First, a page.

Nestled between the Israel Museum, the Israeli Supreme Court, the future site of the National Library, the Knesset, and the Hebrew University, the design offers a fluidity of perspectives and connections between the Academy and its rich surroundings.
In plan, it reacts to the curve of Stephan Weiz Street while it transforms in three dimensions to the rectilinear shapes of the Jerusalem Botanic Gardens, and National Library beyond. The value of its innovative design lies in its elevation and the creation of a public park connecting the surrounding grounds. The landscaped rooftop becomes a natural extension of the surrounding park, filled with indigenous plants and multi-leveled green roofs. From the distance, the design looks like a large sculpture in the center of the park, undulating in all directions.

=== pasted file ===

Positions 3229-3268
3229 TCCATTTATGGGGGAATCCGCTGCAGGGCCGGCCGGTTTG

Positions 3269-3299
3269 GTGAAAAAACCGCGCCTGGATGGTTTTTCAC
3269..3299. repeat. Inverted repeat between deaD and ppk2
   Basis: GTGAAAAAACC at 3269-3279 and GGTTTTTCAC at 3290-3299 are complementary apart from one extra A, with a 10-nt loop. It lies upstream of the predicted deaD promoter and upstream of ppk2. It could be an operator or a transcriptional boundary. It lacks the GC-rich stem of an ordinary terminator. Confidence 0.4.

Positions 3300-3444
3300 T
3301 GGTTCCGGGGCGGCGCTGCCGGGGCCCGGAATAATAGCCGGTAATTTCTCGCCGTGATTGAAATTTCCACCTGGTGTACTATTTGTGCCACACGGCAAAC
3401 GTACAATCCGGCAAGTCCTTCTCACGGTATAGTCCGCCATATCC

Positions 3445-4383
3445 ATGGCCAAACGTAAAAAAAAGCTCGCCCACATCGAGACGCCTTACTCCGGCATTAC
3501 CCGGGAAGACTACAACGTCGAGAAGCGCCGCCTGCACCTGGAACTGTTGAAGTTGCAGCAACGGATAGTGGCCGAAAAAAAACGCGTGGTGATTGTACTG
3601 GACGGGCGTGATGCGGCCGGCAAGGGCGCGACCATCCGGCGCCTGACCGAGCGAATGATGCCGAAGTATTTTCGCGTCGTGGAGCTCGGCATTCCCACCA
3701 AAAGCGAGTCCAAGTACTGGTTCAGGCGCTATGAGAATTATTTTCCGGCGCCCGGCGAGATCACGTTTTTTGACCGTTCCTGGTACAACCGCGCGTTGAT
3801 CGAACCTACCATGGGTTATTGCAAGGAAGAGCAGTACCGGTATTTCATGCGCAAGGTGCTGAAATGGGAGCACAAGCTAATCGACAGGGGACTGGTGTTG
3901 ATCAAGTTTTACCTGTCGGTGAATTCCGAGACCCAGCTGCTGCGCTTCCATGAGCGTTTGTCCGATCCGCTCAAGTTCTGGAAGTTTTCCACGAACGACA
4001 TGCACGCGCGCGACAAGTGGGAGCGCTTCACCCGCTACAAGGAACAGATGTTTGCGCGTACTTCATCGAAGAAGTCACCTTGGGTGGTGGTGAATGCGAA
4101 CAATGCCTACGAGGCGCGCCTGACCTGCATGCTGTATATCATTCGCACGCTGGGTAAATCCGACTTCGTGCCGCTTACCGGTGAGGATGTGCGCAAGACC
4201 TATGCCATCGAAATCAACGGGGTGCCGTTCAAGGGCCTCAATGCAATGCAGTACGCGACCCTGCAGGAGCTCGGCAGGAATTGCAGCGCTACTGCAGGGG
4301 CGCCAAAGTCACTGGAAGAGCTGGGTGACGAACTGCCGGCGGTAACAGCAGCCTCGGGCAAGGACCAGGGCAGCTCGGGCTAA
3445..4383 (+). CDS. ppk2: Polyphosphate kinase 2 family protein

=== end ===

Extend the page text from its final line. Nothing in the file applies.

The design offers two major access points: the north plaza and the south plaza. From each plaza the form allows visitors to ascend from the ground to two vantage points offering captivating views of the surrounding district. The building’s form, like language itself, becomes an important function in connecting a diverse group of visitors and citizens alike.
The Academy was designed with sustainability at top of mind. The design incorporates key sustainability solutions such as shaded outdoor terraces, low water plantings, rainwater collection, and reduced heat island effect. These are most evident in the pocket garden and small inner courtyards which bring natural diffused light to the interior of the building. There is also a solar shading system on the exteriors that controls heat gain and energy consumption.
Location: Jerusalem, Israel
Team: Eran Chen, Michael Unsicker, Matt Boker